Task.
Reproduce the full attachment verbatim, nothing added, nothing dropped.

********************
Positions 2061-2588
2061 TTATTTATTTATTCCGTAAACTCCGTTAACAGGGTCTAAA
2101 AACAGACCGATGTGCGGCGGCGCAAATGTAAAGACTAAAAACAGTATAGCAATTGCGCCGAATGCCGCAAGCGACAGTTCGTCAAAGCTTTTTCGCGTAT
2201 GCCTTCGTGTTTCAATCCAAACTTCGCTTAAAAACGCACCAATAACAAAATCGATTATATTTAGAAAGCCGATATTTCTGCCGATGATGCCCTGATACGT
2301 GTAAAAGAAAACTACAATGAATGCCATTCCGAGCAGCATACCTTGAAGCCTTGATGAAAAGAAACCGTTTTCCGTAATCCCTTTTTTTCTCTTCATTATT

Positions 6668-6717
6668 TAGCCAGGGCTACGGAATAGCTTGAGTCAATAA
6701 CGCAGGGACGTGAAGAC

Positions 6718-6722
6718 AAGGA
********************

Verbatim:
Positions 2061-2588
2061 TTATTTATTTATTCCGTAAACTCCGTTAACAGGGTCTAAA
2101 AACAGACCGATGTGCGGCGGCGCAAATGTAAAGACTAAAAACAGTATAGCAATTGCGCCGAATGCCGCAAGCGACAGTTCGTCAAAGCTTTTTCGCGTAT
2201 GCCTTCGTGTTTCAATCCAAACTTCGCTTAAAAACGCACCAATAACAAAATCGATTATATTTAGAAAGCCGATATTTCTGCCGATGATGCCCTGATACGT
2301 GTAAAAGAAAACTACAATGAATGCCATTCCGAGCAGCATACCTTGAAGCCTTGATGAAAAGAAACCGTTTTCCGTAATCCCTTTTTTTCTCTTCATTATT

Positions 6668-6717
6668 TAGCCAGGGCTACGGAATAGCTTGAGTCAATAA
6701 CGCAGGGACGTGAAGAC

Positions 6718-6722
6718 AAGGA